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Embodied Carbon

John Herbert, hong kong energy saving expert, BEAM expert
John Herbert

Embodied Carbon is part of the missing link, the construction materials used in buildings may account for 50% of the buildings carbon usage, and in the context of lower carbon, ignoring that Embodied Carbon is a lost opportunity.

Presently, there is no framework used in Hong Kong to assess Embodied Energy or Embodied Carbon, only the EMSD LCCA tool can be used to calculate the embodied energy which equates to embodied carbon.

Like it or not, sustainability and energy are two sides of the same coin.


Embodied carbon is meant to reflect the carbon emission during production of materials, and for construction that means the materials used to construct buildings, in the Hong Kong context that means predominantly reinforced concrete and steel. Other countries often use a wide range of materials, but the assessment principles are the same.

Production of the concrete and steel require vast quantities of energy, as a result emit carbon dioxide during those processes.

In Hong Kong there are no steel factories, so building materials are imported. For buildings using reinforced concrete, the components are mixed either on site in a batching plant for large projects or mixed in the concrete palnt and transported using concrete trucks to the site.

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Embodied Carbon and Production

Steel and the materials for making concrete are energy intensive, but are typically produced overseas and shipped to Hong Kong, therefore the resulting carbon emission does not appear as a local emission, but the carbon used is tied to the material, and embodied carbon is the term used to capture those emissions.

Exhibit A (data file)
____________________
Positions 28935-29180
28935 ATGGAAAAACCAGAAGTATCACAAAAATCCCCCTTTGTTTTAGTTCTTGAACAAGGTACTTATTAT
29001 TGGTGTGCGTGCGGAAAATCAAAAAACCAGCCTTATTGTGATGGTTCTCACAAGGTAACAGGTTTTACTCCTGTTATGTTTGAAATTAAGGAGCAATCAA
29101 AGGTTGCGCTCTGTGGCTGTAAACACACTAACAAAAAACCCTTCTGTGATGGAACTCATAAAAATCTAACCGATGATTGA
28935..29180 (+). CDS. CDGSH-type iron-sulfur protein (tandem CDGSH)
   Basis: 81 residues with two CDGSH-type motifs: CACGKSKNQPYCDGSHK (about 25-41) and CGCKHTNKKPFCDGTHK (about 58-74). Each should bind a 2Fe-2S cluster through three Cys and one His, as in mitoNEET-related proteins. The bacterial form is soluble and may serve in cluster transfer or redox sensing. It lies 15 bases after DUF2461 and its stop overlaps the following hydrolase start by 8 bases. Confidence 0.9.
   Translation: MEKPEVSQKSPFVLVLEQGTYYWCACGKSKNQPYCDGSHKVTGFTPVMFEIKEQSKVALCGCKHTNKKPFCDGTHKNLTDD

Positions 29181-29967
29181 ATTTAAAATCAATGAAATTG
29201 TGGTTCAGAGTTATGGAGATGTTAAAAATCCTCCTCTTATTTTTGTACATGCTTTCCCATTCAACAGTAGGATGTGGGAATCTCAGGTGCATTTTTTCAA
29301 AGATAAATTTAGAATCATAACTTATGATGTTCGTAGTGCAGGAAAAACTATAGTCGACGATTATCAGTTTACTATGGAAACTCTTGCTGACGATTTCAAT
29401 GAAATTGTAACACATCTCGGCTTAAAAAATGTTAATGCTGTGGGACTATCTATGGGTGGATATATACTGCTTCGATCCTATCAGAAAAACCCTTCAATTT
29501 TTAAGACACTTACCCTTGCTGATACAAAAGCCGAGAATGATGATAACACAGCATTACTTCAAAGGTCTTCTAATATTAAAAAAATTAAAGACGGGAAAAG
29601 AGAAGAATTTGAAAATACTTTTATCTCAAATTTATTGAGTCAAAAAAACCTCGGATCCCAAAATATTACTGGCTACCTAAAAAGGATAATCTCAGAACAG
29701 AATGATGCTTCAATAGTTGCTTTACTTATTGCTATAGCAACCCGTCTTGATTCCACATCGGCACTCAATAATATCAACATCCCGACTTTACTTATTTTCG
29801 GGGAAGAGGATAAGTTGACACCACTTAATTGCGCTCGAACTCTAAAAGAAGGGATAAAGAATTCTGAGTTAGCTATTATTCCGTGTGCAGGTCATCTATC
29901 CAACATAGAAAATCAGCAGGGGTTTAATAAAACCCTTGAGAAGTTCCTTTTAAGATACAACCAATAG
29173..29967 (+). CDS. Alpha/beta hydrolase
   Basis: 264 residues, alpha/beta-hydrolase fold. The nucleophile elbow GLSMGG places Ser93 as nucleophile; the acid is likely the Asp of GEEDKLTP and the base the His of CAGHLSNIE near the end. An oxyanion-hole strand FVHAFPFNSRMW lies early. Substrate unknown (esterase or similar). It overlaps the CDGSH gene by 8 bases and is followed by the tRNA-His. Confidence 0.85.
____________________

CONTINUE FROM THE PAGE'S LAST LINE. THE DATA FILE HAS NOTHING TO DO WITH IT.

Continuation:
In a perfect world all the materials would arrive with emodied carbon label, totalling up those figures provides the emodied carbon figure, but is not that straightforward.

One element for example steel, can be provided by different factories in different countries, each with a different embodied carbon quantity and the data is often difficult to obtain.

Then some materials for example concrete comprise several different elements, which could also be sourced from different countries. Often one project will have steel and concrete materials from a mumber of countries, with different production methods and travel distances.

Embodied Carbon in Construction Waste

Its often overlooked, after the useful life of a product or material it is sent to landfill including the trapped embodied carbon. Whereas post consumer waste can be repurposed and used efficiently. Some examples

- waste concrete, a free resource, is used as a raw material for producing new concrete blocks;
- waste glass (cullet), a free resource, is used as a raw material for producing new glass or used as replacement for sand producing concrete blocks;
- waste gypsum board, a free resource, can be reused as a raw material for creating new gypsum board;

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With the expertise to back this up, for example specifying energy, water and waste efficient techniques and equipment in buildings and infrastructure and the specialist analysis techniques to demonstrate the practical environmental performance. We also advise on the potential for gathering and using of all forms renewable energy.

What next? call Mr John Herbert in our Hong Kong office today.

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tags: embodiedcarbon, carbon, embodiedenergy, hongkong, construction, buildings
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